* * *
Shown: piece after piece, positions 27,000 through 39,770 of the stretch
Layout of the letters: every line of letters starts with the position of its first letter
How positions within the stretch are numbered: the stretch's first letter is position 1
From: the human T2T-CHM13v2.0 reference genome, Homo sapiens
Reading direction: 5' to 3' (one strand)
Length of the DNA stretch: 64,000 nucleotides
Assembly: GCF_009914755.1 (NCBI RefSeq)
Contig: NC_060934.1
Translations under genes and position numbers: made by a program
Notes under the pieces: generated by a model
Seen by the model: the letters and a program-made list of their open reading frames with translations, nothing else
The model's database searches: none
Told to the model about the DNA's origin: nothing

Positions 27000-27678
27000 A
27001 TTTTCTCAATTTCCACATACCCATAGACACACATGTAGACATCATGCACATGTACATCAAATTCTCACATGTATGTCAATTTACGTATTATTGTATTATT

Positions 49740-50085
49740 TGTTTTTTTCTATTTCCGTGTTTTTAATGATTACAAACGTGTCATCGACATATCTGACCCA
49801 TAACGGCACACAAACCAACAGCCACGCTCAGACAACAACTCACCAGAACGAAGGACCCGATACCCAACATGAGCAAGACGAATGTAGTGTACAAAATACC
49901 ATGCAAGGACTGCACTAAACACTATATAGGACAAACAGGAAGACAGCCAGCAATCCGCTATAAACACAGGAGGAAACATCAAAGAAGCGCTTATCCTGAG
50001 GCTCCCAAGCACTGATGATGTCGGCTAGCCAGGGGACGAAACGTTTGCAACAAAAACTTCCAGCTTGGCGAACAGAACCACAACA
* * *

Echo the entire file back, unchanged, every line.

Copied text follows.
Shown: piece after piece, positions 27,000 through 39,770 of the stretch
Layout of the letters: every line of letters starts with the position of its first letter
How positions within the stretch are numbered: the stretch's first letter is position 1
From: the human T2T-CHM13v2.0 reference genome, Homo sapiens
Reading direction: 5' to 3' (one strand)
Length of the DNA stretch: 64,000 nucleotides
Assembly: GCF_009914755.1 (NCBI RefSeq)
Contig: NC_060934.1
Translations under genes and position numbers: made by a program
Notes under the pieces: generated by a model
Seen by the model: the letters and a program-made list of their open reading frames with translations, nothing else
The model's database searches: none
Told to the model about the DNA's origin: nothing

Positions 27000-27678
27000 A
27001 TTTTCTCAATTTCCACATACCCATAGACACACATGTAGACATCATGCACATGTACATCAAATTCTCACATGTATGTCAATTTACGTATTATTGTATTATT

Positions 49740-50085
49740 TGTTTTTTTCTATTTCCGTGTTTTTAATGATTACAAACGTGTCATCGACATATCTGACCCA
49801 TAACGGCACACAAACCAACAGCCACGCTCAGACAACAACTCACCAGAACGAAGGACCCGATACCCAACATGAGCAAGACGAATGTAGTGTACAAAATACC
49901 ATGCAAGGACTGCACTAAACACTATATAGGACAAACAGGAAGACAGCCAGCAATCCGCTATAAACACAGGAGGAAACATCAAAGAAGCGCTTATCCTGAG
50001 GCTCCCAAGCACTGATGATGTCGGCTAGCCAGGGGACGAAACGTTTGCAACAAAAACTTCCAGCTTGGCGAACAGAACCACAACA